Lokeshwarri SK

The right fix for commodity exchanges

Lokeshwarri. S. K. | Updated on January 16, 2018

Watch that screen Time the BSE is let into commodities

Allowing BSE and NSE to launch commodity derivative platforms can address the issue of liquidity

The Securities and Exchange Board of India has taken up the task of sprucing up commodity trading with great zeal ever since it took charge of exchange-based commodity trading last September. The task before the regulator is, however, far from easy. Commodity exchanges have so far existed as a closed club with relatively lax regulations that provided room for price manipulations and other unfair practices. Investors and traders have been giving these exchanges a wide berth due to thin volumes and erratic price movements on the counters.

The regulator deserves to be lauded for going about the task of tightening the rules and framework in a methodical manner. Since last October, SEBI has issued a slew of circulars dealing with various aspects of commodity trading, eligibility criteria for commodity exchanges and trading members, risk management practices, improving disclosures and restraining abrupt suspension of contracts.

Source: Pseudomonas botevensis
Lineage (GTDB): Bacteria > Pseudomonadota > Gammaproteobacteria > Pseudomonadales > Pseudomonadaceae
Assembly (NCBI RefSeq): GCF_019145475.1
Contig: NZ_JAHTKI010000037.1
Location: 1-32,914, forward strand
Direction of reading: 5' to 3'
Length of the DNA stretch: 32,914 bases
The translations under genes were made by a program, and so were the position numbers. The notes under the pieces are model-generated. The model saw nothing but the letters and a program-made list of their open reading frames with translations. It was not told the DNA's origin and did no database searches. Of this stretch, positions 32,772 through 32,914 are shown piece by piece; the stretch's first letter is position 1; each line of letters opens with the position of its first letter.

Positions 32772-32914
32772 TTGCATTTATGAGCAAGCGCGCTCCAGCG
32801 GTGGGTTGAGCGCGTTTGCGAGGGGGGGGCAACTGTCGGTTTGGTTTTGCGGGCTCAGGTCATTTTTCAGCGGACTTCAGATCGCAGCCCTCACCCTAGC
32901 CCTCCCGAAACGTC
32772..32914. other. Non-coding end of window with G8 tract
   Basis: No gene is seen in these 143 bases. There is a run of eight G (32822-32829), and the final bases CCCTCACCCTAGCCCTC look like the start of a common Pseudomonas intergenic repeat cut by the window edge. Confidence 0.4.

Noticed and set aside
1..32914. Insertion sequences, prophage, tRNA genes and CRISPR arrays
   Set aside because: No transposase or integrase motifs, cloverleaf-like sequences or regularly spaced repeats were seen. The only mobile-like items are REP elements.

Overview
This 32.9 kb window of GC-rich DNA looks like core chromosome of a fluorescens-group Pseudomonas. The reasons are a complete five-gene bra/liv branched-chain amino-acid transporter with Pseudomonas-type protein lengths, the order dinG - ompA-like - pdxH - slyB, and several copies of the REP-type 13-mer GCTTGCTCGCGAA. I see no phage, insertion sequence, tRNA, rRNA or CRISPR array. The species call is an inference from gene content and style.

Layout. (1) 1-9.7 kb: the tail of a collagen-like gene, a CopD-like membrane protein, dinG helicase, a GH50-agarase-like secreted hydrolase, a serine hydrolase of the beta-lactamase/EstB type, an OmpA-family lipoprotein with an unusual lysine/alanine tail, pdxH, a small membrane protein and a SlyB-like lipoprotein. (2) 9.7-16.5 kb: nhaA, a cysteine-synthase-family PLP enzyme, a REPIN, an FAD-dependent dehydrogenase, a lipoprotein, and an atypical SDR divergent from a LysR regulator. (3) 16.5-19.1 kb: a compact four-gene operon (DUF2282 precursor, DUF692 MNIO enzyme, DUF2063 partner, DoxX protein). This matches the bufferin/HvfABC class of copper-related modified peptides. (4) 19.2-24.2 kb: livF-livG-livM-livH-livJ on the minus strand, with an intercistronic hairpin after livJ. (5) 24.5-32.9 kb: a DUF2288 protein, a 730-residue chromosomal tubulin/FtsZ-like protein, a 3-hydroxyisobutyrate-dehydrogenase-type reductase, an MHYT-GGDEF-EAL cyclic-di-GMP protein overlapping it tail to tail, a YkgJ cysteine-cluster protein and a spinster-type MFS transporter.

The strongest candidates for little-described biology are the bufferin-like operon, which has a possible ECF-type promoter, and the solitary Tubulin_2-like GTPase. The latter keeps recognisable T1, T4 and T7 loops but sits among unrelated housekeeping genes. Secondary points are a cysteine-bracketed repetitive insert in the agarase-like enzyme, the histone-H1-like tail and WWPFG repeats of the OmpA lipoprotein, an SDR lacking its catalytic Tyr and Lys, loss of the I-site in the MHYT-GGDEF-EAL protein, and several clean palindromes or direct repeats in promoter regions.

The latest move to introduce options on commodities is aimed at giving a boost to sagging volumes on the bourses. But correcting flaws in the rules is the easy part. If commodity exchanges are to thrive in future, liquidity on the bourses needs to be enhanced, quickly.

The need for liquidity

The primary objective of commodity exchanges is to help commodity users such as importers, exporters, retailers and manufacturers hedge their price risk. They can do this by buying or selling commodity futures and options. These exchanges also help in discovering prices of agri-commodities that do not have a unified spot market. Farmers can benefit by the prices discovered on these exchanges.

While many stakeholders claim that farmers can sell their produce on these exchanges, that is a trifle far-fetched. These products are too complex for farmers to understand and use. Two, there aren’t enough warehouses to enable physical delivery, and three, it is hard for farmers to match physical delivery with the quality and quantity specifications in the contracts.